They always used to say that women can relate better to men than men can to women, which is why so many of those coming-of-age films used to focused on boys' lives. I have no idea if it's true or not, but I never paid much attention to the gender of the people I liked in comic books and films, often gravitating towards the brusque and embittered even though most of those hard-bitten loners were usually men. It never occurred to me that I was hungry for a comic book about someone like me, until I heard about Death Sentence by Monty Nero and Mike Dowling, published by Titan Comics.
The synopsis introduces three people, diagnosed with a terminal illness (the "G+ Virus", which I'm pretty sure they wrote before Google Plus came out and naturally has nothing to do with it, but it amusing because it means that the name sounds plausible, but I digress...). With six months to live, the disease gives people super powers. So what powers will they develop, what will they do with those last months, what are the people around them going to do, and (worryingly) what are the government doing?
I glanced at the cover and noticed that the first person portrayed was "Verity", the graphic designer who we witness despondently learning that she's contracted the virus. While the loser indie guitarist and thinly veiled Russell Brand-type comedian are introduced in their own phases of dealing with the virus, they provide a little less personal entertainment for me, and acted more as an interesting backdrop to the story being roughly sketched out for Verity (but maybe men with band fantasies or sexually frustrated comedians will gravitate towards those two blokes instead).
The story starts strong which is promising since first issues are always tricky; there are so many aspects of the world, plot, and characters to introduce that it can feel labored and the story can get left behind. Luckily, Death Sentence manages to do very well, organically packing a lot of information into a small space and getting the story moving along nicely too. Every woman who's ever worked in an office has had fantasies of walking out and telling the sexist boss to shove his job, so it is predictably good fun to watch Verity make that her first stop upon leaving her doctor. The scene might have been expected and a little over-the-top (hints of the weakest scenes from Millar's Wanted were there), but unlike Wanted it wasn't the crux of the story but just a single page of harmless wish fulfillment on the way to getting down to the nitty gritty of Verity's journey. It gave us insight into her situation, as we see all of the main characters gradually cutting ties with their old lives and experiencing an uncertain (if short) future.
Death Sentence has so many of the ingredients for a good comic book (and when I say "good", I mean one I will enjoy, let's be realistic here) that I had to like it;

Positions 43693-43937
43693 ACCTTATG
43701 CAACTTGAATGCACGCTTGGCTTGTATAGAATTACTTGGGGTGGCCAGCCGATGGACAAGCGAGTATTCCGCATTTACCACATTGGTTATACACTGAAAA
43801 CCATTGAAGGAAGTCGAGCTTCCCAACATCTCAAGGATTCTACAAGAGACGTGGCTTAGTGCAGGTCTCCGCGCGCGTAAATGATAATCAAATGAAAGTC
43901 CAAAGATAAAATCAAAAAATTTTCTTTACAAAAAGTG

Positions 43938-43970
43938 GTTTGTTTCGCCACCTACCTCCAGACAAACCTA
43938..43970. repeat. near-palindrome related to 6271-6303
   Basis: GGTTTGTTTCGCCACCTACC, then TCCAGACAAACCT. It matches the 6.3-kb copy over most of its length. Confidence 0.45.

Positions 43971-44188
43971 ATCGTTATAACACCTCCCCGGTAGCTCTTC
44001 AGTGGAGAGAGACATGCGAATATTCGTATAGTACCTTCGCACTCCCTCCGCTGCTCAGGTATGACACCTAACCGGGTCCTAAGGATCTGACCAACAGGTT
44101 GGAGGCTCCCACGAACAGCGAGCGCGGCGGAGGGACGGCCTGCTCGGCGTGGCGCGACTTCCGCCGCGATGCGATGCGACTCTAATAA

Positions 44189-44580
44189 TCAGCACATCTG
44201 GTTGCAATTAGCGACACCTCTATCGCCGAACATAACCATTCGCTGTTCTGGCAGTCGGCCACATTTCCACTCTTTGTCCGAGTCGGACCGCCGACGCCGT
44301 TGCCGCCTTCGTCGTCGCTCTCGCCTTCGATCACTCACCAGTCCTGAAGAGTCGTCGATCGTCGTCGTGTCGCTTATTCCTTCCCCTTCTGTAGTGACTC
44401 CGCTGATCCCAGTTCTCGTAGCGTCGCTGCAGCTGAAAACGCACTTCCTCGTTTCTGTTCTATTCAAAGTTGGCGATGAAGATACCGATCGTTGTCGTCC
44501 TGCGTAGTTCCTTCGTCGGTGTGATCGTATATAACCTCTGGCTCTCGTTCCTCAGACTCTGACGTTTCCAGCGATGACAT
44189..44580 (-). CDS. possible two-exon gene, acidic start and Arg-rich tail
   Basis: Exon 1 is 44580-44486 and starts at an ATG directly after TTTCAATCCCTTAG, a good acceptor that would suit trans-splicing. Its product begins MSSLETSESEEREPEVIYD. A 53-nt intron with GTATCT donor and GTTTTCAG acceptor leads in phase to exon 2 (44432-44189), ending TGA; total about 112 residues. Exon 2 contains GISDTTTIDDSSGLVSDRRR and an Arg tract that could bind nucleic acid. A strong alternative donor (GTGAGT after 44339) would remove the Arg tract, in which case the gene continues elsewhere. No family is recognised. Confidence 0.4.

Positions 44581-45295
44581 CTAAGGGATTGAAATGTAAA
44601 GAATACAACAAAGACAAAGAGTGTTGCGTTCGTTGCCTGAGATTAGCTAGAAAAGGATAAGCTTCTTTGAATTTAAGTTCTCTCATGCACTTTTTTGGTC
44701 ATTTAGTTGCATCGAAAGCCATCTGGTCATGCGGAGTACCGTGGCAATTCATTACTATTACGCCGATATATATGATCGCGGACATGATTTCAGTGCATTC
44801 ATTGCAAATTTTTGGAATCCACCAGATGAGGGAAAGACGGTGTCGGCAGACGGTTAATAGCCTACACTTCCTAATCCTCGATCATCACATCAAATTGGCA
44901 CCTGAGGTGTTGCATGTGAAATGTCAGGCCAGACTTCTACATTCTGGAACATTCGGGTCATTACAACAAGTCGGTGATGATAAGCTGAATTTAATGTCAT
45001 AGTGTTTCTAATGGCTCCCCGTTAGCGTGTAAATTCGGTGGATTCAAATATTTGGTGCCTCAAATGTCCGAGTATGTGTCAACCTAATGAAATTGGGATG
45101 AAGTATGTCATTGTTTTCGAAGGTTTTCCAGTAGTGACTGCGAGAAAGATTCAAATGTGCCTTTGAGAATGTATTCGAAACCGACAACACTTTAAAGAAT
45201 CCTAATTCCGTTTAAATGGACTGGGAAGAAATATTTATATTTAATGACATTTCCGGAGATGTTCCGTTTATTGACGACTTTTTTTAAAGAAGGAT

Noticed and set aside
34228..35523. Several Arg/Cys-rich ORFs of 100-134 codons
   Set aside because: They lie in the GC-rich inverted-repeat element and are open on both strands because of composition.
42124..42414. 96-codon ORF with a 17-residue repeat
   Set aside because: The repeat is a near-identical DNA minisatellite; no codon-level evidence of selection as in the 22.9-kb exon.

- I've already said that I love it that one of the main character's, Verity, is a woman with the same job as me, but she also has the same haircut as me and is living in the same neighborhood I used to in London.
- She's going to develop super powers and will die soon so she has an incredibly satisfying "fuck it" attitude.
- The other two main, male characters are both so extreme and sexually charged that (for a change) the slutty sexpost characters can be the guys, which makes a pleasant change.
- The art looks the bastard offspring of Sean Phillips, Francavilla, and Jock, which is great. Beautiful, dirty coloring too, none of that nasty air-brushed rubbish that's so common nowadays. Tons of energy.
- Immediately the characters are fun. As extreme as it is, their dialogue feels natural and right, we know them.
- This story is set in London. It is drawn, written, and even published by a British company, so people talk very differently and behave very differently than they do in American comic books, which again, is a pleasant change.
With all of that going for it, this is a comic worth picking up. Death Sentence is a 6 issue series, with issue #1 available in October 2013. You'll want to order it from your stores next month so that they can put the orders in, because otherwise they might not get any and then you'll be so disappointed. Now I don't usually recommend books before they come out, because it makes it hard for people to remember them when they're finally in shops, but I've noticed that a lot of the comic shops I like can't order many copies of books from publishers outside of the big two, so pre-orders are more important for those books. Death Sentence looks good, it's different, sexy, funny, dark, mature, and I think it could stand to have some healthy pre-orders to get things started, so if this sounds fun to you, ask your comic shop to order it (it'll be in the June issue of Previews).
Meanwhile, here's a little trailer for it to give you a taste of what to expect....